Brooklyn Raccoons Target of Aerial Vaccination Program

Raccoons foraging for food. Photo courtesy of David’O.

City-dwelling raccoons are certainly a nuisance to human residents, but they can also be dangerous, and even life-threatening if they carry rabies.

In order to combat this problem, the New York Department of Health will be distributing vaccinations to protect the raccoons from contracting the disease, which is a danger to all mammals.

The distribution is to be carried out in a singularly un-orthodox way; by dropping an edible form of the vaccine into the creature’s habitats in certain parts of Brooklyn, Queens and Staten Island from helicopters. None of the bait will be dropped into residential neighborhoods.

The helicopters will be manned by wildlife biologists from Cornell University and the United States Department of Agriculture, making sure the vaccines fall only in or near forests, bushes and sewers. Bait will not be deposited on roads or parking lots.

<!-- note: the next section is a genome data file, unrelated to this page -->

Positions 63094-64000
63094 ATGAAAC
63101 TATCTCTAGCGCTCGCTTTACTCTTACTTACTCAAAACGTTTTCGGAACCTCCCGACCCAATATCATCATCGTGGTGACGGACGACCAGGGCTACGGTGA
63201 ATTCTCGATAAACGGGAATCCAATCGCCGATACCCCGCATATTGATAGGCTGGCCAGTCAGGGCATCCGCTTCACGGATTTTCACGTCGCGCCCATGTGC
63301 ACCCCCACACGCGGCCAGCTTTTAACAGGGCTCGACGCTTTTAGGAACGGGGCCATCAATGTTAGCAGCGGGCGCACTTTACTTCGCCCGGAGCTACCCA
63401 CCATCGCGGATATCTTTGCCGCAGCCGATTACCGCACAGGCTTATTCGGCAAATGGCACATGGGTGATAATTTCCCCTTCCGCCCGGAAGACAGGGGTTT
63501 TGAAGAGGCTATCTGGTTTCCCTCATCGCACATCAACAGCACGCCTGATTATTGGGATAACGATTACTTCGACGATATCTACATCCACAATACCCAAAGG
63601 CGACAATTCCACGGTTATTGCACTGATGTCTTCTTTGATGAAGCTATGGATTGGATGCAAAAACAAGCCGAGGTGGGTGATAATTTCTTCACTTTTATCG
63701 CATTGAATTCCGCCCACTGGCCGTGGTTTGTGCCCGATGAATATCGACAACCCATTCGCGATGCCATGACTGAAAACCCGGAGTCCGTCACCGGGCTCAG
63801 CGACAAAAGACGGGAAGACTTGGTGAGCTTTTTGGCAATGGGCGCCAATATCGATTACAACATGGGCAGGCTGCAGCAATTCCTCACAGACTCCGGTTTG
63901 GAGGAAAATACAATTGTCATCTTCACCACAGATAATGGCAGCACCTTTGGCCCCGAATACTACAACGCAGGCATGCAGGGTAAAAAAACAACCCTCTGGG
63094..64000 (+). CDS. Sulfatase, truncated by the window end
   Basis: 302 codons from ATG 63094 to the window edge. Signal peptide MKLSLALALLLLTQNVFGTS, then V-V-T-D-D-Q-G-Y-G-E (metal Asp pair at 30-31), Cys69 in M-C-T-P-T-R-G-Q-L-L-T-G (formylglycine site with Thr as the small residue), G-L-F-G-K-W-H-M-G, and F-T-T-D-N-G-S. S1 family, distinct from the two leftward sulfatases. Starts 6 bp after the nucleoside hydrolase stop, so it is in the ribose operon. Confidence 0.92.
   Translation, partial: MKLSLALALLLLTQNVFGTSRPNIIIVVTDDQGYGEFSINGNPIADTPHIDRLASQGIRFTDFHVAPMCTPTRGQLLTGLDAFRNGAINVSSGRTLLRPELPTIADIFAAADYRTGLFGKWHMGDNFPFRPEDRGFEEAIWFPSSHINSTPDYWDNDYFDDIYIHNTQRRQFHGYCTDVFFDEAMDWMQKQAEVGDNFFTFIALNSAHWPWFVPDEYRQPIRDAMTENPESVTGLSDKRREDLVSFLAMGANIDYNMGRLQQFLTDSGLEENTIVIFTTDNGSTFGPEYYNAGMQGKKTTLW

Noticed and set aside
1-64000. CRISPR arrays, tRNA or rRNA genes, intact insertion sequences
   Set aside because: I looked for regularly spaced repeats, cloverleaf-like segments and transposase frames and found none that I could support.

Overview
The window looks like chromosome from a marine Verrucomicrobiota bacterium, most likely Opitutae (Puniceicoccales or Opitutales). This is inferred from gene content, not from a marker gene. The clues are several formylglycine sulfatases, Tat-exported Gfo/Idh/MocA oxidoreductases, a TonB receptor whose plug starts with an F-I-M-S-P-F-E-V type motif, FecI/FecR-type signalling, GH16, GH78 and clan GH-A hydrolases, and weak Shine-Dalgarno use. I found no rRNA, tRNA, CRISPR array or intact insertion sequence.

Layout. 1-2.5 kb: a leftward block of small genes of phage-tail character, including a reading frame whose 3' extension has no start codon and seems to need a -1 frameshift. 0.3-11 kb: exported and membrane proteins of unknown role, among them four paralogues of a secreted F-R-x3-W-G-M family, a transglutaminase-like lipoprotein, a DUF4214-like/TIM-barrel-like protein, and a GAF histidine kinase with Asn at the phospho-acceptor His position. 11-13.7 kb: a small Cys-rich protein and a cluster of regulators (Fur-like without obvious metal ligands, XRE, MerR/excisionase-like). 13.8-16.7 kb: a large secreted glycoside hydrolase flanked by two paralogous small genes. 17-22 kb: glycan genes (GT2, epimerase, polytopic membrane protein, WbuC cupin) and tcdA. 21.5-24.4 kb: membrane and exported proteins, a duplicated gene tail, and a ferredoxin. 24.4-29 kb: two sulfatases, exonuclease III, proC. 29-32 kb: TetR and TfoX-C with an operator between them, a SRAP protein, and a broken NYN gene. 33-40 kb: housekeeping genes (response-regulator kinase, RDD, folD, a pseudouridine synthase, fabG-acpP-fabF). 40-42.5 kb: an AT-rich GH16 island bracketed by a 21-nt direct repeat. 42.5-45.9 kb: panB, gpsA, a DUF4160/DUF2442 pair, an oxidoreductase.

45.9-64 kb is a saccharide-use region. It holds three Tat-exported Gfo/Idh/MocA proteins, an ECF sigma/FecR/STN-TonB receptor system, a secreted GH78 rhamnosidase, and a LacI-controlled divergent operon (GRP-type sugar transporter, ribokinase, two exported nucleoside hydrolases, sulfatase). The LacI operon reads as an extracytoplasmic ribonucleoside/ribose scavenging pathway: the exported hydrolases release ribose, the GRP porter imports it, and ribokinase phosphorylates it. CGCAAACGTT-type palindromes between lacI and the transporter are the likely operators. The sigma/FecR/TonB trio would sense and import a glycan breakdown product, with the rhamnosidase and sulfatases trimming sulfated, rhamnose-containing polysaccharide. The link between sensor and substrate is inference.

Except for the possibility of developing a rash, the bait is not harmful to humans. The health department advises anyone who happens to touch the bait should wash their hands thoroughly with soap and water, talk to a doctor, and call poison control at 800-222-1222.

The vaccine is also not harmful to pets. They cannot contract rabies from contact with the vaccine, although it could cause vomiting if too much is eaten. For more information contact the NYC Department Health and Mental Hygiene.


James Allenby is the editor of Gowanus Lounge, bringing to his position a vast background on New York, and especially Brooklyn history, culture and lifestyle. Born and bred in the heart of "the County of Kings" James Allenby knows what it means to be a Brooklynite, and imparts this meaning at all times to his readers. Contact James at info(at)